A Little Bit Chili

This post is about preparing chipotle chilies – it gets to the point eventually

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My post today was intended to be about how to prepare dried Mexican chipotle chilies, but chilies are such a fascinating subject, the post has become a bit more than a set of instructions. So it’ll be just the first of a series of chili posts.

Chilies, of any kind, are definitely on my desert island seasoning list. DSCN1124_2DSCN1127_2

I love the way a carefully added bit of chili can lift and excite a dish, and I find the world of chili growing and cooking an endlessly fascinating one. There are so many varieties, heat levels and ways of preparing chili, it’s not surprising that the world of chili has become something of an art form.

If you want to learn about the art of cooking with chilies – Mexican cooking is the perfect place to begin.

Here’s just a few examples of the variety of Mexican dried chilies –  clockwise from top left – Mulato; chipotle (morito); chipotle (meco); de arbol

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Mexican is one of my all-time favourite styles of cooking. It’s earthy, flavourful and uses lots of my favourite ingredients – beans, peppers, tomatoes, cheese – and chilies of course.

And my passion for Mexican cooking has a long history. chili-0344-wr It began in the 1970s, with a visit to a little bistro in my home town in the south of England. The wooden tables were lit by tall red candles in raffia-decorated chianti bottles, layered with wax from previous evenings. From the menu I chose the very exotic sounding Chili-Con-Carne to go with our fresh bottle of Chianti.  A big bowl of spicy mince and dark red kidney beans was placed before me, accompanied by a crispy-skinned baked potato. At a time, and place, when seasoning meant gravy, and green peppers (let alone kidney beans) were unheard of, this was a culinary new experience.   The Chili-Con-Carne was truly delicious –  a wonderful mix of rich, savoury beef and earthy beans in a dark, spicy, chili sauce that had my nose running.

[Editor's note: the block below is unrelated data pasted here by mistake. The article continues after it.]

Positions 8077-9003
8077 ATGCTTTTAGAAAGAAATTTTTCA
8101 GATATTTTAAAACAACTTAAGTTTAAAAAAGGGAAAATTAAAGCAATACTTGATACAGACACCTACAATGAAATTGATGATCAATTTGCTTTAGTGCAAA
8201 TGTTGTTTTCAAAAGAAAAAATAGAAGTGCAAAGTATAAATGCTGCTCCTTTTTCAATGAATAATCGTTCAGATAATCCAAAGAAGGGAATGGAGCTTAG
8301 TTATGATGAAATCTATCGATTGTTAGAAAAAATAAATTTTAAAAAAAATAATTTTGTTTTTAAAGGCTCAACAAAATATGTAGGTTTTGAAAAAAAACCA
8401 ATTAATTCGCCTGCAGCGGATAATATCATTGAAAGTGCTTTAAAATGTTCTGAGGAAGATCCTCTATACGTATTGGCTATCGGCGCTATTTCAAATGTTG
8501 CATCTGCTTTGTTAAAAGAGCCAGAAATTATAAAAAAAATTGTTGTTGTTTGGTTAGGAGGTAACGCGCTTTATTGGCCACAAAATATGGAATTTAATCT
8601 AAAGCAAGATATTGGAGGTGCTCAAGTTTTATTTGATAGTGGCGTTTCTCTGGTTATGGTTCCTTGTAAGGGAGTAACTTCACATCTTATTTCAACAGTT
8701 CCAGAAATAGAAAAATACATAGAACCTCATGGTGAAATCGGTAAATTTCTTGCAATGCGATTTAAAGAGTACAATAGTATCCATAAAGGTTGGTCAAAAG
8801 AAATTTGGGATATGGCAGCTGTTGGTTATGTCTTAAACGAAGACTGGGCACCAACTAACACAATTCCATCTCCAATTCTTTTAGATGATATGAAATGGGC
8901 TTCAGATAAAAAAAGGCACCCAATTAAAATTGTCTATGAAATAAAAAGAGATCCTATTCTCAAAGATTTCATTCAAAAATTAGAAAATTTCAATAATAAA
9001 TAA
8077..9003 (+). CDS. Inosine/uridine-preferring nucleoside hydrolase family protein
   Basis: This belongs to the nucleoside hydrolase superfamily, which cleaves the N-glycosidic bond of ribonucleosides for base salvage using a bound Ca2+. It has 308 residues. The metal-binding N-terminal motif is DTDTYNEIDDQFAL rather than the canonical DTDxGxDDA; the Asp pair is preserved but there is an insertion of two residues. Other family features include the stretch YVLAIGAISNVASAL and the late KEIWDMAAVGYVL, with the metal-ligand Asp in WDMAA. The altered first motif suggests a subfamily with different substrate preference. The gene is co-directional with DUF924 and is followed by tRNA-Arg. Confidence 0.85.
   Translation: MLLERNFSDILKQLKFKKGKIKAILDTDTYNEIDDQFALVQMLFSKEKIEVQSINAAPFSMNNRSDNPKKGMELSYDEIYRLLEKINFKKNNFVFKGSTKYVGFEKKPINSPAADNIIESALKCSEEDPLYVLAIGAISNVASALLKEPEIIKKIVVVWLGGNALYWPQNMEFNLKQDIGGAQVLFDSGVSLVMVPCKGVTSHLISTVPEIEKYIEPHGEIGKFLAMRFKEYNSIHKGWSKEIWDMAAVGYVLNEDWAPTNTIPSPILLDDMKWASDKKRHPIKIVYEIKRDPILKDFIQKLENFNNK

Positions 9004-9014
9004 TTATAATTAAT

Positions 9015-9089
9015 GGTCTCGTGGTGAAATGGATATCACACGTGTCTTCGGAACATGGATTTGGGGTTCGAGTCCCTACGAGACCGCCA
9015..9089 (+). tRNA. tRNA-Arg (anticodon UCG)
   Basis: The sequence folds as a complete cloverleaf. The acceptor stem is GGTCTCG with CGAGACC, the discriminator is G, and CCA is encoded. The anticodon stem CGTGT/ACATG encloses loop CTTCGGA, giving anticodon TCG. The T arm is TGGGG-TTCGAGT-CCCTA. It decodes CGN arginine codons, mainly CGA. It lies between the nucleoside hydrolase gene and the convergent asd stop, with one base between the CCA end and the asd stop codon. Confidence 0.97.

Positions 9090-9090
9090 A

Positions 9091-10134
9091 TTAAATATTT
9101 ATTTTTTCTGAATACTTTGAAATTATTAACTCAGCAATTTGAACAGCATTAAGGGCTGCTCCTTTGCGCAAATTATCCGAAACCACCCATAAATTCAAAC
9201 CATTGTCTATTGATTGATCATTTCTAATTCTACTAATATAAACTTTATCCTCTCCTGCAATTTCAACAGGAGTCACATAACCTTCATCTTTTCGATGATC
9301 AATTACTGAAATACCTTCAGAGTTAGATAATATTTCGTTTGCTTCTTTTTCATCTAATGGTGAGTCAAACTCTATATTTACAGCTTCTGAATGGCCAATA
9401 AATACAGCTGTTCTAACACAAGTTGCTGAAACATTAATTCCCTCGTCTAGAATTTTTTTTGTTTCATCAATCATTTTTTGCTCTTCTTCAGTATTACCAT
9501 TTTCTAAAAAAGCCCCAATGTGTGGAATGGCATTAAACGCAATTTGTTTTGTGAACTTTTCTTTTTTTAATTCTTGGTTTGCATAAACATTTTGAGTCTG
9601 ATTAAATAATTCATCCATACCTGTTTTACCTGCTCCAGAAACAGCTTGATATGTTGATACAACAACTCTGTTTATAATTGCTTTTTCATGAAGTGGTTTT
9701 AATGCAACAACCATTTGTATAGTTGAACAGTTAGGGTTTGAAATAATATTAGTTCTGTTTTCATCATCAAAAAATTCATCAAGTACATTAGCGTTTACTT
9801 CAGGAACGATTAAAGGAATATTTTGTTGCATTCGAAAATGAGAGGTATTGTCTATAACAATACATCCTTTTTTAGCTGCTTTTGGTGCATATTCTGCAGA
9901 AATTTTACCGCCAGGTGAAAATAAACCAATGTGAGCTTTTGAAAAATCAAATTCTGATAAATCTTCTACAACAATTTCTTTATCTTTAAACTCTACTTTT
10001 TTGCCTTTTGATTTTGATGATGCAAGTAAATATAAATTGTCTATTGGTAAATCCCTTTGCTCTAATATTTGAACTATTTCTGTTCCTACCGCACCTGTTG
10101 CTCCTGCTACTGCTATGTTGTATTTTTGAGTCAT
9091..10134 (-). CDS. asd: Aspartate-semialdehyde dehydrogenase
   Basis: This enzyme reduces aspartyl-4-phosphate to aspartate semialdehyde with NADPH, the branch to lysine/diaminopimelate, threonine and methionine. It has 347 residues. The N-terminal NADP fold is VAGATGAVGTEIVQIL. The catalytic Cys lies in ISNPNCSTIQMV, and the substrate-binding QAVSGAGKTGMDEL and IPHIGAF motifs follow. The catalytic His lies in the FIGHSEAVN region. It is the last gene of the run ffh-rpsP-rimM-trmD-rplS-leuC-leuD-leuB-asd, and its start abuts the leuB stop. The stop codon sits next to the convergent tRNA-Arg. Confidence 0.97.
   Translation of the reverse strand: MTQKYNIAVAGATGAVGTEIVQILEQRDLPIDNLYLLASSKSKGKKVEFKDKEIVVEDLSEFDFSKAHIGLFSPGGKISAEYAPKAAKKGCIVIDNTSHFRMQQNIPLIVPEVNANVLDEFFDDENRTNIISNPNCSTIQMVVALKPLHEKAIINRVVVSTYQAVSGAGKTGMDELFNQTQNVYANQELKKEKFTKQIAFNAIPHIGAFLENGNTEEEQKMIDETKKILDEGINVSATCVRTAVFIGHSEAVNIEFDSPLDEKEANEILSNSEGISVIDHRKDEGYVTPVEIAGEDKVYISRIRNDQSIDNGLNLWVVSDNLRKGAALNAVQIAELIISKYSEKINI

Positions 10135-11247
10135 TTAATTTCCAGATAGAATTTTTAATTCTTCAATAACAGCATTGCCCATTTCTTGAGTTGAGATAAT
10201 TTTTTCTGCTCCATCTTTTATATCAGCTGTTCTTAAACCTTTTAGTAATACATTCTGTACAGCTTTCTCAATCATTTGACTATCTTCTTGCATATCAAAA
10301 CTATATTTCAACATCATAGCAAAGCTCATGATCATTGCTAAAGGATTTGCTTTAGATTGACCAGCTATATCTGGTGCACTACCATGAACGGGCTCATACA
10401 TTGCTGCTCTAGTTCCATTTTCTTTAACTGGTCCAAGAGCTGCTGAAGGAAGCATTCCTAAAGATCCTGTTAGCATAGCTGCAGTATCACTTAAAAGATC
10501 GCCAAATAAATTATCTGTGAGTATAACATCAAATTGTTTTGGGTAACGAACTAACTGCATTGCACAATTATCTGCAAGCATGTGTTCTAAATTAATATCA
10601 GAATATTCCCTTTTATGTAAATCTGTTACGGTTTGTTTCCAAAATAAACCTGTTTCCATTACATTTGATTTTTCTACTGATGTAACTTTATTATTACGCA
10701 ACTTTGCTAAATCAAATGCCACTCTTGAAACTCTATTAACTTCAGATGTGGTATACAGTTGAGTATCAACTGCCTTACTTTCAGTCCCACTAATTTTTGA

Fast forward a few (!) years and cooking with chilies has taken on a whole new life. You can now buy a huge variety of different types of chili in the UK,  and as well as chilies of different heat values, you can also enjoy chilies with great depth of flavour – cue the Mexican chilies.

And one of the most popular Mexican chilies is the chipotle.DSCN1144_2 The chipotle is a smoked -dried Jalapeno chili. It’s a medium-heat chili, with a unique smoked, tobacco flavour. Jalapenos are dried in a wood-smoke chamber over a few days to create the unique chipotle. These flavour-rich chilies are used in Mexican stews, sauces and salsas. If you’re looking for rich, smokey flavour to add to a bit of heat, then the chipotle is worth seeking out.

Which brings me back to the original idea for my post – how to prepare a dried chipotle chili:

A dried chipotle chili looks a bit – well – dry. It’s hard to imagine its flavour from its somewhat wrinkled, papery exterior. It looks and smells more like an expensive empty cigar.  But just soak the dried chipotle in hot (just boiled) water for 25 minutes and it rehydrates to enable you to chop it and add it to your dish.

Once it’s softened with the water, chop it finely, then add to your chosen dish – use in slow-cooked dishes like beef and pork chilies, which allow the smokey flavours to develop and the chipotle to soften.

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Chipotle chilies are a natural choice for bbq cooking too – add a little chopped chipotle to your marinating chicken for extra smokey flavour and heat.

I’ll be revisiting the world of chili over the next few months – we’ve got chili plants just beginning to grow on the windowsill, and lots of ideas for chili sauces and dishes to experiment with.

If you love chilies, whether it’s growing, cooking or eating them – please share your thoughts!

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